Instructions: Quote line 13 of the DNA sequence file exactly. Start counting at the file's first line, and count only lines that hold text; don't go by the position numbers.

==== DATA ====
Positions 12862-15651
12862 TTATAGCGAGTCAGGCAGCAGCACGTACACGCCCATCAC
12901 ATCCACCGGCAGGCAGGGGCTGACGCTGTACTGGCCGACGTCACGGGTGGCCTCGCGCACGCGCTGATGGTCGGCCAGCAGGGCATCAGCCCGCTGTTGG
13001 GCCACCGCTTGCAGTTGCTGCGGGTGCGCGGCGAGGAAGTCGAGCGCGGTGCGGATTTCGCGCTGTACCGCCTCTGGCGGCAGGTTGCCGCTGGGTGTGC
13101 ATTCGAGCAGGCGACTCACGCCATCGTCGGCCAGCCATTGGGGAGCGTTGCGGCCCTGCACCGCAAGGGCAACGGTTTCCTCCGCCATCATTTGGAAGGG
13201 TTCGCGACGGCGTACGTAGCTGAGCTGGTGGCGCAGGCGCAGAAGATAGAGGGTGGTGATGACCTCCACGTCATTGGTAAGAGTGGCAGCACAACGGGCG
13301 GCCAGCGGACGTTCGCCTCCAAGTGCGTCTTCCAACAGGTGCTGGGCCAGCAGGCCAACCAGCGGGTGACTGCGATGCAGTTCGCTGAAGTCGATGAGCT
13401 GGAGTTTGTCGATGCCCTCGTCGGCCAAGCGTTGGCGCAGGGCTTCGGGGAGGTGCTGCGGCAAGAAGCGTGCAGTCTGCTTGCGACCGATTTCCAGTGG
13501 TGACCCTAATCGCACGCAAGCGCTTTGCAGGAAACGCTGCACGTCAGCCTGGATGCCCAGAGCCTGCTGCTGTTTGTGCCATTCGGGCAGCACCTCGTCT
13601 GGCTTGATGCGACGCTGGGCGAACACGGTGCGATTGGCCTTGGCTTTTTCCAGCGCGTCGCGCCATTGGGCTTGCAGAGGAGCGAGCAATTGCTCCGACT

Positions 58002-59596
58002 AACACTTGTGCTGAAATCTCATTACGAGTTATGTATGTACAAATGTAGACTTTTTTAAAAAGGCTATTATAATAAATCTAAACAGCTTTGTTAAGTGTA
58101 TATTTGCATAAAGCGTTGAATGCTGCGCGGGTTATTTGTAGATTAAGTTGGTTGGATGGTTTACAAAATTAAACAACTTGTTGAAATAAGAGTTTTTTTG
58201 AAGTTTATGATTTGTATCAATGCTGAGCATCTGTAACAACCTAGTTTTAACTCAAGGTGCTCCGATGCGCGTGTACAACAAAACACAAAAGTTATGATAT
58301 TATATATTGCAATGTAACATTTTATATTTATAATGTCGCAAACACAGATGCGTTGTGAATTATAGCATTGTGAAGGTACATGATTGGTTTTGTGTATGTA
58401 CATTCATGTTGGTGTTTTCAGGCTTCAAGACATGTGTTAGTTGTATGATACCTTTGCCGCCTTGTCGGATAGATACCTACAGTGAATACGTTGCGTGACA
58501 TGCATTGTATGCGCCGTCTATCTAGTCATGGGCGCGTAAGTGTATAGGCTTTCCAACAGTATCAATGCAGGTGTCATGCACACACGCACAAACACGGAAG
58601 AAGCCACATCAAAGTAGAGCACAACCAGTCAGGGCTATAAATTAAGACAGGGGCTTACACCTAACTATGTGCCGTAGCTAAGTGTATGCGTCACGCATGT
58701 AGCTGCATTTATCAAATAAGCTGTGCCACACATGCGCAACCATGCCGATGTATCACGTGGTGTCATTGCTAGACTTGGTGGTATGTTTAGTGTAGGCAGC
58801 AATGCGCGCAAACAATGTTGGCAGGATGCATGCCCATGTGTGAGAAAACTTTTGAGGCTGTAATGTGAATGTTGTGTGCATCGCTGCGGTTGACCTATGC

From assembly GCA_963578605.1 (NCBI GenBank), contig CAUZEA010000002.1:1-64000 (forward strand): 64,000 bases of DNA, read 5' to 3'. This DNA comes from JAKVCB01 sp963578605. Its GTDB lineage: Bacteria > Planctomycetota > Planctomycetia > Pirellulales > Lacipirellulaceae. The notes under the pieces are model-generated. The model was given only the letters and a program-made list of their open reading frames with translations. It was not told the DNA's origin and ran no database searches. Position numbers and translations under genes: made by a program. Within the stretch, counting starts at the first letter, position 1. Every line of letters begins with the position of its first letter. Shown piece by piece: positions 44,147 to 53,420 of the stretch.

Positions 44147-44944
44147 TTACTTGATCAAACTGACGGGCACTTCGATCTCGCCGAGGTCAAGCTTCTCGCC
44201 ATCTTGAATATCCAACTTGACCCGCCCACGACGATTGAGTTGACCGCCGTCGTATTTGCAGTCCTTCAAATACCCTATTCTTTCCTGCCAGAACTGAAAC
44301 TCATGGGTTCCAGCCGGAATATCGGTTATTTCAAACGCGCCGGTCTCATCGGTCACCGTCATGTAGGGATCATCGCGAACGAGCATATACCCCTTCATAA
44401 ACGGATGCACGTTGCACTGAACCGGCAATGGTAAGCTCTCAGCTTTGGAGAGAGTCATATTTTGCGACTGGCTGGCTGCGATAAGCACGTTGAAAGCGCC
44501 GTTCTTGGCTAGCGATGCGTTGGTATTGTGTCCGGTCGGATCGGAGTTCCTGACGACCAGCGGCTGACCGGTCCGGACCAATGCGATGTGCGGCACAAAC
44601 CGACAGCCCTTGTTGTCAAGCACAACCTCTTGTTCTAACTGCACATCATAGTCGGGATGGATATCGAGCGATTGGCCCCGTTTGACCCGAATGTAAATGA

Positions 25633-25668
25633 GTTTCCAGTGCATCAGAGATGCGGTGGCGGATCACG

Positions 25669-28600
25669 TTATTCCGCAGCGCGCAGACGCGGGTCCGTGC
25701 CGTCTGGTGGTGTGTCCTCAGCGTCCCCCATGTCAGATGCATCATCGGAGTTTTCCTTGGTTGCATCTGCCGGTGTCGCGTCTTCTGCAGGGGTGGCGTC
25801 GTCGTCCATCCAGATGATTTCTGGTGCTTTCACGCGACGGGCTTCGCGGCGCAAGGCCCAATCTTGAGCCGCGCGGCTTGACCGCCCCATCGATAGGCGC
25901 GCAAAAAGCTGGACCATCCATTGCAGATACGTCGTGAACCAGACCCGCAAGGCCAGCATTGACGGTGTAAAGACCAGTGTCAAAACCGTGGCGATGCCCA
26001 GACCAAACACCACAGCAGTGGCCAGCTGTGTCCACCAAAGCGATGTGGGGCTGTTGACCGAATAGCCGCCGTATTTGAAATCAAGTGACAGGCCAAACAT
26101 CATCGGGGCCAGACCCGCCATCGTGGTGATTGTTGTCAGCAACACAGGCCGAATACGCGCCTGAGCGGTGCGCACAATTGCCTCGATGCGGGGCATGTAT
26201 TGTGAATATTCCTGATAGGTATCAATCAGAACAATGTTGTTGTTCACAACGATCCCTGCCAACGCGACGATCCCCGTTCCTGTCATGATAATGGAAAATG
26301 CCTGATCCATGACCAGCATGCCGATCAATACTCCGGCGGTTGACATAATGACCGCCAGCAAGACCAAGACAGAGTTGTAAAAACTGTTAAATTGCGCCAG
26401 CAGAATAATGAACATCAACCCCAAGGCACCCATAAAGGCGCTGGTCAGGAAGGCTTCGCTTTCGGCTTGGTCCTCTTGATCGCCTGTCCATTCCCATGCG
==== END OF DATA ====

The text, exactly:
58101 TATTTGCATAAAGCGTTGAATGCTGCGCGGGTTATTTGTAGATTAAGTTGGTTGGATGGTTTACAAAATTAAACAACTTGTTGAAATAAGAGTTTTTTTG